Student journalists around the country continue to battle the theft of newspapers, as it becomes a more and more popular way to censor free speech.
Staffers at the University of California at Berkeley student newspaper are starting to get a little tired of newspaper thieves’ mischief.
For the seventh time in one year, The Daily Californian was ripped off. More than 6,500 copies of a 23,000 press run were cleaned out of several of the main distribution bins on Oct. 15, said Editor in Chief Ryan Tate.
The first of this series of thefts was in November 1996.
The university’s Chancellor Robert Berdahl made an official public statement condemning the thefts and the university police department is investigating the thefts as a crime. No arrests have been made.
A Louisiana State University student used the idea behind old-fashioned book burnings to protest what he felt was unfair coverage in a student newspaper.
Campus police arrested Joe Alfone Sept. 25 and turned him over to local authorities for suspicion of theft and criminal mischief after he allegedly publicly set fire to almost 1,000 copies of the Sept. 24 edition of the Tiger Weekly, a conservative student newpspaper at LSU in Baton Rouge.
Alfone apparently objected to a piece for which he was a source that appeared in the newspaper.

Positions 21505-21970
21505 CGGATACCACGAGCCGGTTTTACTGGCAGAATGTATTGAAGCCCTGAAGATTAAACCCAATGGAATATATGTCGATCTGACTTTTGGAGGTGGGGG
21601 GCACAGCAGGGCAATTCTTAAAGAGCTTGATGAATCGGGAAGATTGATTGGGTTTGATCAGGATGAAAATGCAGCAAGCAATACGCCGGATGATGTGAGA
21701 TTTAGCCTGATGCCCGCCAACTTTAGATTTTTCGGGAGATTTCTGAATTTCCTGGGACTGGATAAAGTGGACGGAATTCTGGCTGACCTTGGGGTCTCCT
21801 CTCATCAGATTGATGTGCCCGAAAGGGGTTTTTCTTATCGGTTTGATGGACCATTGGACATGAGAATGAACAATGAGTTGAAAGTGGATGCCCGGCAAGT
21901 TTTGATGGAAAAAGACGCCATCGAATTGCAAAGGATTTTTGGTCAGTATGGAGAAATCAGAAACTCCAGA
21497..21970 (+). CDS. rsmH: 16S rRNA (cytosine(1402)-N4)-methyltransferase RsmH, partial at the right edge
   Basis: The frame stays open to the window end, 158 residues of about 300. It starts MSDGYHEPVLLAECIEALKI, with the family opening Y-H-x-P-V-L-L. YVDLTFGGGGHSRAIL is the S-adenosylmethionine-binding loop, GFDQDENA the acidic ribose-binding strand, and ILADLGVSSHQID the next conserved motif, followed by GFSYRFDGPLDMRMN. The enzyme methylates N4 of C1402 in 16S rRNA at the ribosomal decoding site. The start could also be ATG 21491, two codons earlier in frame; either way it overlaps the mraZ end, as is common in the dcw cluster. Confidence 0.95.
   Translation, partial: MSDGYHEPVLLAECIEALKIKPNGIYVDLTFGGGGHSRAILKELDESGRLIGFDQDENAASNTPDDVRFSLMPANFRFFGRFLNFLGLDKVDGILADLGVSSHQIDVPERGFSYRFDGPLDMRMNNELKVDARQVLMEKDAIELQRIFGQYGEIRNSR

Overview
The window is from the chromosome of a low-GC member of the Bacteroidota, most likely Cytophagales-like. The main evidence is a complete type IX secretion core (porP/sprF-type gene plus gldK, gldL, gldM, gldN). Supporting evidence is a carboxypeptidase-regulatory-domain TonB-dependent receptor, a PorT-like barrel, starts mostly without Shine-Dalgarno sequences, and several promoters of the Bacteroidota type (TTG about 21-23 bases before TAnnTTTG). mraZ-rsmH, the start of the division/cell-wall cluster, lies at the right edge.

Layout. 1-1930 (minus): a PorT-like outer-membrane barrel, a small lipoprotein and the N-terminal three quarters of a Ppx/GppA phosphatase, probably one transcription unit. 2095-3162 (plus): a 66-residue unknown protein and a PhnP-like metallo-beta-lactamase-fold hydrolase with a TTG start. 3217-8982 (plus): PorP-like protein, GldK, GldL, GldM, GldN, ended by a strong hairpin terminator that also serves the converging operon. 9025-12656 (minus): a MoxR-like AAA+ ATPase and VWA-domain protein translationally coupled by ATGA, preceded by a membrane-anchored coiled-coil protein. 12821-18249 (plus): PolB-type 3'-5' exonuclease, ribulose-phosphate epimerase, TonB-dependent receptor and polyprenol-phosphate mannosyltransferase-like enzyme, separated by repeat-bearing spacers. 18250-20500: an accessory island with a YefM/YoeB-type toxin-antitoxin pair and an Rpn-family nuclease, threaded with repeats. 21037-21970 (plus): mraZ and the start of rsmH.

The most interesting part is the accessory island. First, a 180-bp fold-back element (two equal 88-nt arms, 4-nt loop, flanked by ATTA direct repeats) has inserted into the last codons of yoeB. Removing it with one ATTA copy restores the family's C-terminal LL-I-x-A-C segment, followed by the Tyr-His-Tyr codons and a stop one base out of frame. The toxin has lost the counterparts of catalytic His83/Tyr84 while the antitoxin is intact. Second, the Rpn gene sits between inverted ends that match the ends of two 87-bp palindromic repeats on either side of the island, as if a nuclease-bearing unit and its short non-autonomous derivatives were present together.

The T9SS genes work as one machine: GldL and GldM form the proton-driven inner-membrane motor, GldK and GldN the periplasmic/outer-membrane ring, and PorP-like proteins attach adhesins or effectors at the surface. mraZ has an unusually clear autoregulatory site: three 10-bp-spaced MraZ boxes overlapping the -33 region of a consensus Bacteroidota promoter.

He said the published interview misrepresented him to make him sound like a “big, dumb hippie,” and that the end of the interview was cut off.
Tiger Weekly editor Wayne Lewis said the end of the interview had been cut for space. The article was 1,400 words long.
“We certainly didn’t cut him short,” Lewis said.
Staffers of the student newspaper at Drexel University in Philadelphia discovered copies of their newspaper, The Triangle, in a shredded heap piled five feet high outside the newsroom door.
The incident was in response to a controversial classified advertisement published in The Triangle on Sept. 19.
The classified promoted the sale of “Children, 7 Africans, 14 Cubans and 8 Hispanics…Excellent condition, love to work. Talented blow-job artists. Need to make room for winter time midgets’ sale…”
The Triangle Editor Anh Dang said the classified was printed by mistake and offered his apologies on behalf of the newspaper in an editorial in the Sept. 26 edition of the newspaper.
In the article, he took responsibility but also pointed out the responsibility of those that placed the advertisement.
The newspaper does not know who placed the ad and has reported no further incidents since the classified advertisement issue was settled.